Discussion in 'The Brigade of Guards' started by dbf, Nov 7, 2019.
From Irish Guards Journal, 1960
Irish Guards: Medal Rolls, General Service Medal, Palestine Clasp 1945 - 1948
Unit: 1 Irish Guards
GSM & Clasp: GSM, Palestine Clasp 1945 - 1948
TNA Reference: WO 100/526
STOTT H Serjeant 2721671 1st Bn. Irish Guards Palestine Clasp 1945 - 1948 WO 100/526
Some more info on Harry here from a past sale of his medals:
Date of Auction: 25th June 2008
Sold for £750
Estimate: £600 - £800
Five: Warrant Officer Class 2 H. T. Stott, Irish Guards
Defence and War Medals; General Service 1918-62, 1 clasp, Palestine 1945-48 (2721671 Sjt., I.G.); Africa General Service 1902-56, 1 clasp, Kenya (2721671 W.O. Cl. 2, I.G.); Coronation 1953, good very fine or better and the A.G.S. extremely rare to the regiment (5) £600-800
Harry Travers Stott enlisted in the Irish Guards in 1940 and following service in the U.K. during the War was posted to Palestine, where he was employed as Signal Sergeant with the 1st Battalion. Returning home to an appointment at the School of Infantry, Hythe, he was promoted to Colour-Sergeant, and at the Queen’s Birthday Parade in 1953 he acted as the Right Guide to No. 7 Guard. But it was Stott’s time in Kenya during the Mau Mau troubles, when he was attached to the 4th (Uganda) Battalion, the King’s African Rifles, that proved to be the most memorable of his career. In an article that he subsequently wrote for the regimental journal, he describes at least one successful encounter with the terrorists:
‘ ... The tracker in front holds up his spear and we freeze. By signs he indicates a track leading off to the right; myself I can see a few smudges, that’s all. I nod knowingly. I’ll show Errol Flynn a thing or two. The tracker leads to the right peering at the ground, and very, very slowly we follow him; the ground is very steep and my breathing sounds like a blacksmith’s bellows. Thirty minutes later the spear goes again; he motions us to stay and he goes forward like a black ghost. From the ridge in front he waves us forward. He puts his lips to my ear and whispers “sentry.” I peer through the creeper and, after half a minute, spot a “bod” sitting with his back to us holding a home-made rifle. He’s about 75 yards away. I wave to the three ‘cut off’ men in the rear to stand by to see which way the rabbit is going to run. The tracker, the bren gunner, one Askari and myself slither forward. Fifty yards, he still hasn’t seen us; thirty yards, and suddenly he stands up, whirls around and points the home-made bunduki at us. I let go half a sten magazine at him and get him in the guts. That doesn’t appear to worry him at all because he turns about and heads off into the bush. Then the bren gun opens up behind me and this time he stops. We make as fast time as possible now in the direction he was heading and we reach the Mau Mau camp 200 yards away but the birds had flown, and in a hurry, because they left behind food, pots and pans, blankets and medical supplies. We are rather disappointed, but it can’t be helped. We gather up all the kit and return to the one who didn’t get away. Here we finger-print the body and destroy all the food, blankets, etc., but decide to keep the medical kit as there is an interesting book in it with a M.O’s stamp on the front, and of course we have the home-made bunduki which is a very interesting weapon with the barrel made out of a length of gas piping! I decide we will return to base and have a bash at the others next day. It’s getting dusk when we return and the Company Commander is highly “chuffed” by our success and says, “That calls for a noggin.” I couldn’t agree with him more. Round the fire with the Askaris a few yards away, my bren gunner is giving them the “patter” with all the action thrown in. I suppose he’s using a wee bit of “author’s licence”, as I am! “Operation Hammer” concludes; it is followed by “Hunger Strike”, “First Flute”, “Gimlet” and “Dante”, and before I know where I am I know quite a lot about tribal customs, can speak Swahili enough to get around, and am a veteran with six months continuous in the bamboo. Boy, hand me down my Africa General Service Medal whilst I give it a polish!’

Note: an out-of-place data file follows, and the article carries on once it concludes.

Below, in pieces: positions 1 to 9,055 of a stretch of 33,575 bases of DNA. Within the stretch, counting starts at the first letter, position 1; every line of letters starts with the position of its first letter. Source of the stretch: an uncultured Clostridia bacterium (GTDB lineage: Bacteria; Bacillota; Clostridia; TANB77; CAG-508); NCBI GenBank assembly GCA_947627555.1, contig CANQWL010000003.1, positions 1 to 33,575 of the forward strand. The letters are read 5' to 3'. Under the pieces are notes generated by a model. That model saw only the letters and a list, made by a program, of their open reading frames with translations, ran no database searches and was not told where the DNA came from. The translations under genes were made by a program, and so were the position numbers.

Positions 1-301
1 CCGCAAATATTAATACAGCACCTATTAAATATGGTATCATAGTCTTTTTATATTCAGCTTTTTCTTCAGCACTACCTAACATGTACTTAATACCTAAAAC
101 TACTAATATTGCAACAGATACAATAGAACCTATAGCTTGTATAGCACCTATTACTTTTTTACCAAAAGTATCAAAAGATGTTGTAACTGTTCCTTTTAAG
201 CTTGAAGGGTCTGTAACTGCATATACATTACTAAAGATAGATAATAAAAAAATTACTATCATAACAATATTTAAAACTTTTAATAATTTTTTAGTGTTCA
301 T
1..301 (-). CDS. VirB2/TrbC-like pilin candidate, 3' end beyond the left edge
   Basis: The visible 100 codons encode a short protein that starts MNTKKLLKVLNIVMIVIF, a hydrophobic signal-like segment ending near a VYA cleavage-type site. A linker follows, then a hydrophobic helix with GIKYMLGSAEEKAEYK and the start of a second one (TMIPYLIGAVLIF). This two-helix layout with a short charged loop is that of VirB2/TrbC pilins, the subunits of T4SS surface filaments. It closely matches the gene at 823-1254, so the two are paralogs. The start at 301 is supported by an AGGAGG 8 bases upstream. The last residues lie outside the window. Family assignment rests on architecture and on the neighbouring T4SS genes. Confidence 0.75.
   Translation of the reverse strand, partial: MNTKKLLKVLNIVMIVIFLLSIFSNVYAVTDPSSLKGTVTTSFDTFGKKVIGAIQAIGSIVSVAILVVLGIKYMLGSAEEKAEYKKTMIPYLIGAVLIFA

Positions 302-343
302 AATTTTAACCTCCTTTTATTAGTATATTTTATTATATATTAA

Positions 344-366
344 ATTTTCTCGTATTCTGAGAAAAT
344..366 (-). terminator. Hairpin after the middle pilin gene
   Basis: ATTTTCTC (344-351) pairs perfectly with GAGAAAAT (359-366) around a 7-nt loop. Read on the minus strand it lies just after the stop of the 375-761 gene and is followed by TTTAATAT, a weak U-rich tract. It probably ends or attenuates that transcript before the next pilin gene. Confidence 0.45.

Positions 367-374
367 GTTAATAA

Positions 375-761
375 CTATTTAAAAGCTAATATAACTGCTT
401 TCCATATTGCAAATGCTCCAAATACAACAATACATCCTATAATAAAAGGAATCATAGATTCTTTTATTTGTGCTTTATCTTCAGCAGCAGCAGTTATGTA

Stott subsequently rejoined the 1st Battalion in Germany as C.Q.M.S., H.Q. Company and was later promoted to Company Sergeant-Major of No. 1 Company. ‘A loyal and conscientious Warrant Officer’ with ‘a fine sense of humour’, he died in October 1959, aged 44 years.
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